They never talked about what his daddy did, the girl and the boy. The preacher was powerful in their small town. Everyone looked up to him, or cringed, when he walked by. There was no point in trying to tell anyone in town. All it would do was let the preacher man know that the girl had discovered his secret. Her life wouldn’t be worth spit, if she said anything. 

Sometimes, Madam Journey thought back on those times. She wondered if things would have turned out differently, if she’d told someone. Not that there was any point in dwelling on it now, but she did wonder. 

Everyone thought the boy had died. The boy disappeared, leaving only a bloody t-shirt behind. There had been more than blood on that t-shirt, which fancy forensic people had been able to identify. The preacher man’s relationship with his ‘son’ was exposed. Only it turned out the boy had never been his son. Just some boy he’d bought for his personal ‘needs’, ‘needs’ no one would understand. The preacher had passed off the boy off as his son. 

The boy never told the girl any of this. The small town who’d once sneered and mocked at the boy remembered him with pity. He’d been the victim of a big, bad wolf, disguised as a preacher man. That wolf had fooled them all. 

Only Madam Journey remembered anything else about the boy. Only she remembered the boy’s intention of taking back his ‘daddy’s words. 

“Ain’t no rest for the wicked,” she hummed, as she walked along, her cart rattling in time to the tune. Her voice wasn’t bad, even after all these years. Once, she and the boy had sung together. She’d been caught in his quest to take back the words. That boy was one of the reasons she’d become Madam Journey. One of many reasons, but he’d been an important one. Part of his heart and will he’d left with her. 

There was another part of the boy, somewhere, crying out for her. It must’ve gotten lost, wandered off one of the many roads in the Shadow Forest. She’d only just begun to hear him, so part of that boy must have made it out. Otherwise, Madam Journey wouldn’t be feeling the pull of the road, as she hummed his song.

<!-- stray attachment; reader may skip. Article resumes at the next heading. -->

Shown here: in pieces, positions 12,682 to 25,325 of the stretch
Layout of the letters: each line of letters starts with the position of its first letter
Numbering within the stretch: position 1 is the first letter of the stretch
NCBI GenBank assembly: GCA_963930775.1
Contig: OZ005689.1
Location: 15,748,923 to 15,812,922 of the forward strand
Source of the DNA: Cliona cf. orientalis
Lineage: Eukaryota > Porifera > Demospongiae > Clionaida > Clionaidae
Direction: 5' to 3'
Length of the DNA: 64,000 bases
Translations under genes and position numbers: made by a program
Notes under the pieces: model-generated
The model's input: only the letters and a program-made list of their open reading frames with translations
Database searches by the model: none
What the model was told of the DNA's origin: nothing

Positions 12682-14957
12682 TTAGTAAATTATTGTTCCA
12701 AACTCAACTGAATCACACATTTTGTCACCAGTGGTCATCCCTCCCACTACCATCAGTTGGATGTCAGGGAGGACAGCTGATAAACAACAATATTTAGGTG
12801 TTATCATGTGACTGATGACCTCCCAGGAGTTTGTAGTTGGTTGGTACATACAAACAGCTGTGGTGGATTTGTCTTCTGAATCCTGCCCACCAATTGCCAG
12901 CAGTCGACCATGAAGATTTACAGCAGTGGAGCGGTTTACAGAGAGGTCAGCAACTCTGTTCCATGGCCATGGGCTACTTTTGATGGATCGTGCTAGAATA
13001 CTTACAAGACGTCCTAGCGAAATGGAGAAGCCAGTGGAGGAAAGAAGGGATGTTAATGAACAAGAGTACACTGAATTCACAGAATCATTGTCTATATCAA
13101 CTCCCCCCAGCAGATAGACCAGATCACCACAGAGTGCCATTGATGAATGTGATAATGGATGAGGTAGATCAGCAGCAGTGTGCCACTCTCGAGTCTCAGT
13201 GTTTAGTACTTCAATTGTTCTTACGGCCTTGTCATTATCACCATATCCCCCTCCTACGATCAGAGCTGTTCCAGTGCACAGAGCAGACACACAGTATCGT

Bits and pieces of folk lost in the Shadow Forest sometimes made it back. They always called to Madam Journey. She’d find those pieces in some of the darnest shapes. An old shoe. A discarded horn, flattened, so it could no longer be used. A soiled leotard. She’s gather the bits up, put them in her cart. To most eyes, the stuff in the cart looked like trash. To most folks, it was trash. Only one would it different. The ones Madam Journey was looking for. The ones the stuff belonged to. 

The ground changed beneath her feet. Pavement gave way to gravel. The skyscrapers disappeared, to be replaced with trees. She might be walking between worlds and not even knowing it, taking all those special short cuts open to Madam Journey. This was what it mean to be part of the path, part of all paths. Fancy speakers like that Gabrielle Bouchard in Omphalos would call her an ‘avatar’ of the path. To Madam Journey, it just meant she went where she needed to go a bit quicker than most folks. 


  1. You really have a flair for language. Thank you for sharing! I apologize for only commenting on this post. The holiday mindset and lovely weather are calling me away from the computer. Be well! And Happy Writing.

  2. It's quite all right! Thank *you* very much for taking the time to give me this lovely compliment, even though it's your 'away from the computer' time! I'm really glad you've enjoyed this story fragment!